The Ambassador in China (Stuart) to the Secretary of State
[Received April 30—8:22 a.m.]
A–78. Following is Tihwa’s telegram No. 150, April 18, 4 p.m. to Embassy.
“Section 1 of 6. That Soviet Consulate General was of great assistance in arranging last year’s peace terms, General Sung17 admits. At present, however, its staff seems to him neither cooperative nor even intelligent but merely stupidly grasping at every small advantage. Whether this alteration, if factual, is due to change in personnel or in government policy, there is yet insufficient evidence for judgment.”
Following is Tihwa’s 152 of April 19, 3 p.m.:
“Section 2 Mytel 150 April 18. Admitting that Chinese oppression, bad faith and cultural intolerance even at present stage would be enough to alienate considerable native support; and that Chinese xenophobia has always inclined conveniently to blame ills due to their own shortcomings on foreign interference, still there are certain indications that the USSR has not failed to add to China’s recent problems by fomenting disorder here.”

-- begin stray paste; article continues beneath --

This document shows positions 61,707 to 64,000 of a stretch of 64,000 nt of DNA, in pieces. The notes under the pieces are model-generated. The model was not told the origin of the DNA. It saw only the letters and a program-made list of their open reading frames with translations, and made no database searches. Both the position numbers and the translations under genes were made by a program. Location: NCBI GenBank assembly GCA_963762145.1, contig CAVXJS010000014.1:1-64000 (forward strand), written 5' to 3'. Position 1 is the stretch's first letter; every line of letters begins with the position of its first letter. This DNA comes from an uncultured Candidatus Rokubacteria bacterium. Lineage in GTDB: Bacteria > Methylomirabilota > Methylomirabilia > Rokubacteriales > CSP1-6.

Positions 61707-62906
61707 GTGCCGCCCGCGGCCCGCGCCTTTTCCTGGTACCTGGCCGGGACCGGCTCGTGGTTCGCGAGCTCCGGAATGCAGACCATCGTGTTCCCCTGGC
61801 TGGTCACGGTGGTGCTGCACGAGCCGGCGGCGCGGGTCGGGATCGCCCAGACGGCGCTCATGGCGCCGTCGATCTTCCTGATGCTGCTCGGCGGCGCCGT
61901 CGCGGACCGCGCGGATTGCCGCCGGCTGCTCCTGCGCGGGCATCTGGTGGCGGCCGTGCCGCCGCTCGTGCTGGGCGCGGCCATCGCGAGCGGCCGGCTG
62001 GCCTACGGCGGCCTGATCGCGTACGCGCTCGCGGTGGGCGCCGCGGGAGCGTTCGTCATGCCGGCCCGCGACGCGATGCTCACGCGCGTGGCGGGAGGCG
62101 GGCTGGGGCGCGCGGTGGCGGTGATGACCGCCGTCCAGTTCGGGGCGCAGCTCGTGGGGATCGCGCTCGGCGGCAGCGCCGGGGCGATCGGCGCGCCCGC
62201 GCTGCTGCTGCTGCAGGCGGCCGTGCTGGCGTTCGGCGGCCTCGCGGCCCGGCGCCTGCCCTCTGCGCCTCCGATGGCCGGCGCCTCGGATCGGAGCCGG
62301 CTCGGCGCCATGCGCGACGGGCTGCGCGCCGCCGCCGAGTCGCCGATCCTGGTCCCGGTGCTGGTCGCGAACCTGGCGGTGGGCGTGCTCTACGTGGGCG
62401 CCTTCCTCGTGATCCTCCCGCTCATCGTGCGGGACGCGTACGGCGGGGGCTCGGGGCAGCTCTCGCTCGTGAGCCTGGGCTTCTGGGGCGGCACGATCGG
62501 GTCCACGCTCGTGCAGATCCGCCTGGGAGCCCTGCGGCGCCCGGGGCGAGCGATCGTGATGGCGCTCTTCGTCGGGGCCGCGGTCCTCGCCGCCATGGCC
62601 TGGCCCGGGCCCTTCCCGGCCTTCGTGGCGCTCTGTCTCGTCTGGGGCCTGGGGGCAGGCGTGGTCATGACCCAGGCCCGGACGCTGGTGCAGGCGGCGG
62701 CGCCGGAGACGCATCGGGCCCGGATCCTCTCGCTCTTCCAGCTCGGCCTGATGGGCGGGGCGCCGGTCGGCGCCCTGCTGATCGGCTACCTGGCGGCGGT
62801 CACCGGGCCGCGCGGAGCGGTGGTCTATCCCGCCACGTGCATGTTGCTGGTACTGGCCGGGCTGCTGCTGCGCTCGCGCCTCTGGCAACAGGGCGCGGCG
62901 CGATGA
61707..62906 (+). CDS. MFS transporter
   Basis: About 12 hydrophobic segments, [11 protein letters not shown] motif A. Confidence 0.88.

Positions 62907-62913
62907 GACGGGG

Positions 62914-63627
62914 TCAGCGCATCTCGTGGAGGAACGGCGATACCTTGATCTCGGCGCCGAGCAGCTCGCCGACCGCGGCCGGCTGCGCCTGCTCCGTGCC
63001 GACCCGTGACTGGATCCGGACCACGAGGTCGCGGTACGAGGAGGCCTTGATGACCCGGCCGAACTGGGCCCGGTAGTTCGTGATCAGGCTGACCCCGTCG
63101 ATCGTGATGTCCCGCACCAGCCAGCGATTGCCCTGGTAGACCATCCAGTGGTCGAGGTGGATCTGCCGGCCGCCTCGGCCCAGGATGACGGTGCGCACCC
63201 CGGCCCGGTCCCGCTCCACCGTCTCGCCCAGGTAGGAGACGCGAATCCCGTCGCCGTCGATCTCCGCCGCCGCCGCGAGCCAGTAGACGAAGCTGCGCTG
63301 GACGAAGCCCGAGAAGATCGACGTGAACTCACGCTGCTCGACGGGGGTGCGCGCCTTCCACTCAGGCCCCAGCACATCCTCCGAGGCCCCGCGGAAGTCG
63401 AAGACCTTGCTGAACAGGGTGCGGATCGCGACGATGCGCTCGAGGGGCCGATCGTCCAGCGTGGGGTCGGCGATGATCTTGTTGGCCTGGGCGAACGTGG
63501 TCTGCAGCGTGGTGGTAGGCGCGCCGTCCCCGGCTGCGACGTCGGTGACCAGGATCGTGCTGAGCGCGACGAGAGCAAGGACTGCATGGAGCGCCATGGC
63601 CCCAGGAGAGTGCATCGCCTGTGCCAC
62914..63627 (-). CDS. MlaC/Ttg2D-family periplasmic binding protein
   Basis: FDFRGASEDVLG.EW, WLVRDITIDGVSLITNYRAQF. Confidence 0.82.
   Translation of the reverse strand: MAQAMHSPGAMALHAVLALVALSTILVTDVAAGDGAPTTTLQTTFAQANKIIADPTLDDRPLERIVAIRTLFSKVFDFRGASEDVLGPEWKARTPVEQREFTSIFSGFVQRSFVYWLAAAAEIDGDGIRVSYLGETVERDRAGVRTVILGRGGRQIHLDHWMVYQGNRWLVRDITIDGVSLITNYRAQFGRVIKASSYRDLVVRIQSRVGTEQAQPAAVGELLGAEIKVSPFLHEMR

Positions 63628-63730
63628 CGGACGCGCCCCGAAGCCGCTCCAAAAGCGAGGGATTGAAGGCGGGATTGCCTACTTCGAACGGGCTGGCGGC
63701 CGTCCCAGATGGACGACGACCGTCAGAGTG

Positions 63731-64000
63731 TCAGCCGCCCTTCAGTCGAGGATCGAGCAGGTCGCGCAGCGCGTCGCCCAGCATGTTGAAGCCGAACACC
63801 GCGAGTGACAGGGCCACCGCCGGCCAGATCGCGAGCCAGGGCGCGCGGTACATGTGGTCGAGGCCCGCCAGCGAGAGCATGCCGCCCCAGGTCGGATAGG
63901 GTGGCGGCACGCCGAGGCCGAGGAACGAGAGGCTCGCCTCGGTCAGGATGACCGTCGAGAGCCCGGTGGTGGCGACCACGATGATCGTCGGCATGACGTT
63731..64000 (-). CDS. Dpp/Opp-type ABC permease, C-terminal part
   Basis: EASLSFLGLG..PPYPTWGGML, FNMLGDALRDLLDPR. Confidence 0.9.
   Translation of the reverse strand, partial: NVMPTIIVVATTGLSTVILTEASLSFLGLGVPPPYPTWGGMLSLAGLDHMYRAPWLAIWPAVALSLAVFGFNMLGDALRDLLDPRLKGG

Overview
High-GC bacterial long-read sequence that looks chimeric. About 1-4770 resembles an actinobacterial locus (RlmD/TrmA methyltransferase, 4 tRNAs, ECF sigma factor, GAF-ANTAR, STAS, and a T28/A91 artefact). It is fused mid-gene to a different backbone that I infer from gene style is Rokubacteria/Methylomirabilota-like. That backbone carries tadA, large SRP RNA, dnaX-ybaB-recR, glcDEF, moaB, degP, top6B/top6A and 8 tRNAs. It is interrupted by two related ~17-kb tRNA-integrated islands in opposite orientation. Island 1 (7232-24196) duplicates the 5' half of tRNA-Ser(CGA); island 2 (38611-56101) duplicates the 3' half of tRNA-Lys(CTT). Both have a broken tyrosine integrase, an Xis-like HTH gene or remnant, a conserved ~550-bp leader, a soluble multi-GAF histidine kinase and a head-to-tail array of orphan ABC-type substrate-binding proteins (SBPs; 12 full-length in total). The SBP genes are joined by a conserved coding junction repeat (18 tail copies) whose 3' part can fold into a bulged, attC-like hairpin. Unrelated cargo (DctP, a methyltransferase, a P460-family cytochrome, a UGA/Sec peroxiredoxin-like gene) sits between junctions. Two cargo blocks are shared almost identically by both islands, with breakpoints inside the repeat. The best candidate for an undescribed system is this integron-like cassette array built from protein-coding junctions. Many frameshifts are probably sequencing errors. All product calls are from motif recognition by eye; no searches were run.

Following is Tihwa’s 158 of April 21, noon:
Section 3 Mytel 150 April 18. Chinese charges of Soviet military assistance to insurgent forces have been previously reported. Recently Chairman told me that on his visit last year to Ining he himself saw 8 military planes and supply of artillery and machine guns which could only be of Soviet origin. While perhaps a modicum of small arms and ammunition might have been smuggled by tribesmen across the border, it is obvious that these larger weapons, (and ack-ack guns [Page 553] previously repeatedly seen by British Consul) could not have been brought in without official consent.”
Succeeding sections will be forwarded as received.
- Sung Hsi-lien, Commander of Chinese garrison troops in Sinkiang.↩